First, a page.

How you get there is just as important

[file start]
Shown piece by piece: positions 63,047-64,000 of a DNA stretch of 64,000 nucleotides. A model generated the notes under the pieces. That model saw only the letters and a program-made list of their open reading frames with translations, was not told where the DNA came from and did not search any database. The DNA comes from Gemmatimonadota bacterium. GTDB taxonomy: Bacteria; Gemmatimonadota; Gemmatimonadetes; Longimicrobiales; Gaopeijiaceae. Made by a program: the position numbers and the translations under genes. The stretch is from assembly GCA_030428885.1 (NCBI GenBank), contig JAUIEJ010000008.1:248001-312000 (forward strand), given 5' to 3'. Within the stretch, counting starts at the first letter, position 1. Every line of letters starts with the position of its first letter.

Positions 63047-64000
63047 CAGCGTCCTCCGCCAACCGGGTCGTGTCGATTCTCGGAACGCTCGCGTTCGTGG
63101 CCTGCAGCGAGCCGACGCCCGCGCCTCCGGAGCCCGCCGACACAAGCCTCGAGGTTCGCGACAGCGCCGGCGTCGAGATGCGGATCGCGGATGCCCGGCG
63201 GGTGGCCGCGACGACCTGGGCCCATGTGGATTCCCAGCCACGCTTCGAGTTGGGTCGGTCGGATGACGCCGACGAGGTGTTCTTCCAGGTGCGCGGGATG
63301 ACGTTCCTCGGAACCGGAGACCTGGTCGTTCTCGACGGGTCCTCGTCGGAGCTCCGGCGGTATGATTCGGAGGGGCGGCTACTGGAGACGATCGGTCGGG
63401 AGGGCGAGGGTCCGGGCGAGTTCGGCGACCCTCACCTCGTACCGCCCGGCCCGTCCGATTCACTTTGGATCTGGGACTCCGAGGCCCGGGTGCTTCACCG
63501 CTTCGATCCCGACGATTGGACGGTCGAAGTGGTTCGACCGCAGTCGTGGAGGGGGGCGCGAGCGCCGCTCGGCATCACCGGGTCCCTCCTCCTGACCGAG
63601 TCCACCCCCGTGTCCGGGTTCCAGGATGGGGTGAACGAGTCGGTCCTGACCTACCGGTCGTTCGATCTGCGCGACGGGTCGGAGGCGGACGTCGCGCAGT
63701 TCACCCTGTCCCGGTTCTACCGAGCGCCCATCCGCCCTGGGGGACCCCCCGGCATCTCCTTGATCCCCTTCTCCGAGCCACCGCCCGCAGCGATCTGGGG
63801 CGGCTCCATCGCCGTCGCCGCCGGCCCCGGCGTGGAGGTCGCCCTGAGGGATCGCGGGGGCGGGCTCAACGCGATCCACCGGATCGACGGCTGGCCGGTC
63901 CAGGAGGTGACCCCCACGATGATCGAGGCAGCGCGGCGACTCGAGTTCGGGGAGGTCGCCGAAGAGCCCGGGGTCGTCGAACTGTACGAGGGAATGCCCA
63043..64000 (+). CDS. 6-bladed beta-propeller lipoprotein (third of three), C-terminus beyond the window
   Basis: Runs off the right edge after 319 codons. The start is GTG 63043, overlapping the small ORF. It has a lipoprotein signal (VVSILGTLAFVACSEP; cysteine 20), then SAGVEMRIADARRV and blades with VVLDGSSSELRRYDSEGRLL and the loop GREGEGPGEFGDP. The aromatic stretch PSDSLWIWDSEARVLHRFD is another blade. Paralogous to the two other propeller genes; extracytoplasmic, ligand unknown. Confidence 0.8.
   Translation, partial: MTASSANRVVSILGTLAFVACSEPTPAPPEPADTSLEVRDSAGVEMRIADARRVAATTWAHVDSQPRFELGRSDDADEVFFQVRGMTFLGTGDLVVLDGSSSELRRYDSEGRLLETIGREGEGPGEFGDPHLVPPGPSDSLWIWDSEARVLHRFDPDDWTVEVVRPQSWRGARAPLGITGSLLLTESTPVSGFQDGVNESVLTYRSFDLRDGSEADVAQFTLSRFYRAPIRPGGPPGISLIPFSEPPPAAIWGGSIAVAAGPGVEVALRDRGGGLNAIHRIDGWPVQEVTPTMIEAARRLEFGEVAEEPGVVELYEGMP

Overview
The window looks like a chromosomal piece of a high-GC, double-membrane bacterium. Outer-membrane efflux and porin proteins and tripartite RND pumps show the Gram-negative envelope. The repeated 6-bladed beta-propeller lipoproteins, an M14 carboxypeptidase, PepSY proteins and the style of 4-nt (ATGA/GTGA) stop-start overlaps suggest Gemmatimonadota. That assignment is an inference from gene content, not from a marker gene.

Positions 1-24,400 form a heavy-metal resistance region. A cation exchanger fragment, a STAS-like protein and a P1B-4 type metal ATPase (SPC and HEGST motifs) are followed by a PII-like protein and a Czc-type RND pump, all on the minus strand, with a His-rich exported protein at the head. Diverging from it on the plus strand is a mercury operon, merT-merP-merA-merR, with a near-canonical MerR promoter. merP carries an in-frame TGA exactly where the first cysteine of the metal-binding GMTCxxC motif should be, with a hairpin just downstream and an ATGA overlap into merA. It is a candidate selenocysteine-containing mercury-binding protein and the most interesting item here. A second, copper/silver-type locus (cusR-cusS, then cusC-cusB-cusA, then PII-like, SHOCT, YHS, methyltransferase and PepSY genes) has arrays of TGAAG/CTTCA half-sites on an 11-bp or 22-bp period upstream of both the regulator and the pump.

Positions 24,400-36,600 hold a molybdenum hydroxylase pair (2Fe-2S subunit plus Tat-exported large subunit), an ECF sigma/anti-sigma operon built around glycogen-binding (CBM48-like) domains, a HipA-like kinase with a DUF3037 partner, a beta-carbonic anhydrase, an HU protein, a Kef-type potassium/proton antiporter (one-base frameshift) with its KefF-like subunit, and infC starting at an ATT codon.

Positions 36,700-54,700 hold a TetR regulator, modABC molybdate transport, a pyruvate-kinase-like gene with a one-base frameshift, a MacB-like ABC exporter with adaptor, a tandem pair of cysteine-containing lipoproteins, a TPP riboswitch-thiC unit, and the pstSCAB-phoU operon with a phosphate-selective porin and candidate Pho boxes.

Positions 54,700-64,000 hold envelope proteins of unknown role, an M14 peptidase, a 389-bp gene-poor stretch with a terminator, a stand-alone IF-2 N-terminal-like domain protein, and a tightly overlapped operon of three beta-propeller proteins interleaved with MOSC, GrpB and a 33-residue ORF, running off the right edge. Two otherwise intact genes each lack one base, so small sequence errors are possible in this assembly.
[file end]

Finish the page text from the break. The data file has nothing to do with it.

Hola! As it happens I am writing this blog from outside the European Union. Just like the land of my forebears (i.e. the IOM) and the Channel Islands, Tenerife - for some quirk of history - is not a member of the EU. That used to be worth knowing as you walked through the duty free area at Manchester airport. When PM David Cameron was lining up his referendum on staying in the EU, I remember the German weekly periodical Der Spiegel (in the English edition, I hasten to add) reassuring its readers that they could rely on the good sense of the British electorate to make the right decision. Whatever, as a consequence of that referendum we now find ourselves about to enter the brave new world outside the European Union. Myself I voted to Remain but today I've moved to more of a Leave position - for the simple reason that there is more to life than economics. Either way I can see that there is no Christian position as such. For me the main reason for leaving is what is now called the Democratic Deficit. I think it is fair to say that from the very outset, from the Treaty of Paris in 1951 setting up the embryonic Common Market, the European project was conceived and driven by bureaucrats, notably the 'father of Europe' Jean Monnet. For the record, M Monnet was never elected to any public office anywhere: he was a 'pragmatic internationalist', a fixer operating behind the scenes. "The countries of Europe are too small" he once argued "to guarantee their peoples the necessary prosperity and social development. The European states must constitute themselves into a federation." To be fair the establishment of the European Coal and Steel Community in 1951 was entirely necessary and may have been at the time beyond the scope of the bruised and disorientated electorates. But right at the very outset democratic accountability was not part of the DNA of the European project with the consequence today that the European Commission is the main player. You may remember, for example, how they sent the Irish electorate back to the polls until they made the correct decision. As I have argued before, how you get there is as important, sometimes even more important, than that you get there. Or to quote my evangelist friend Peter Partington in a very different context, how you become a Christian very much determines how you grow as a Christian. I had only been a vicar for a couple of months when we took a coach full of church members and their friends to the Billy Graham rally at Anfield (the only way I would enter that particular stadium). When it came to Graham's call to come forward to make a commitment to Christ, I could see the young man near me hesitate. A big decision and he wasn't sure. Time was running out and so Diane, our then organist, offered to go forward with him - and they did. And that was the kind of Christian that young man became, at every step needing someone to encourage him to make the right decision. Sad to say, he didn't last very long as a disciple. This was a formative experience for me. So I have always encouraged the decision to follow Christ to be taken, literally sometimes, in the cold light of morning. I recall Harold, an older man and a widower, taking our Saints Alive course at Rochdale. It came to week 6, I think, when the participants were encouraged to make a commitment as a disciple of Jesus. Harold went home, where he lived by himself, to think about it. The next morning he had his breakfast with his regular cup of tea. He decided to surrender all - and so he simply walked into the hall, opened his front door and said "Come in, Lord Jesus." Harold proved to be a solid disciple. So we are to eschew all short cuts, all quick fixes in ministry. Jesus right at the very outset of his ministry while being tested in the wilderness, rejected the easy path of the crowd-pleasing spectacular, renounced the need to be popular and refused the temptation of self-interest. When it comes to ministry, foundation is everything. Of course, this will mean misunderstanding, even apparent failure. Jesus feeds the 5000, a crowd-pleaser if ever there was one and then, in John 6, he walks on water, the ultimate spectacular. He tells the people "I am the bread of life, he who comes to me with not hunger, he who believes in me will never thirst." (John 6:35). At that point, John tells us, the Jewish leaders start to grumble. But not only his opponents. Many of Jesus' disciples start to feel uneasy at his direct teaching - it would seem that he is assuming the authority of God himself. "Therefore, many of his disciples, when they heard this said: 'This is a difficult statement, who can listen to it?'" (John 6:60) Jesus does not back down even though he could see he was now risking losing many followers: "It is the Spirit who gives life, the flesh profits nothing; the words that I have spoken to you are spirit and are life." (v63). "As a result of this many of his disciples withdrew and were not walking with him anymore." (v66) At this point it seemed that even his twelve would leave him. "You do not want to go away also, do you?" he asked them. In other words, Jesus knew the importance of laying a sure foundation for his ministry even if it did cost him support. Morever, he taught and demonstrated his way of doing things was very different, often totally opposite, to the way this world operates. His biggest problem was the self-promotion of the disciples, each valuing their status. Jesus responded, often using the low status of a child as a visual aid. “Kings like to throw their weight around and people in authority like to give themselves fancy titles. It's not going to be that way with you. Let the senior among you become like the junior; let the leader act the part of the servant!" (Luke 22:25, Message translation) Very simply Jesus wants us to start as we are to continue, to embed the values of the Kingdom of God in all that we do, right at the outset. That may mean going back and starting afresh. Whatever, the essential is that we do it his way.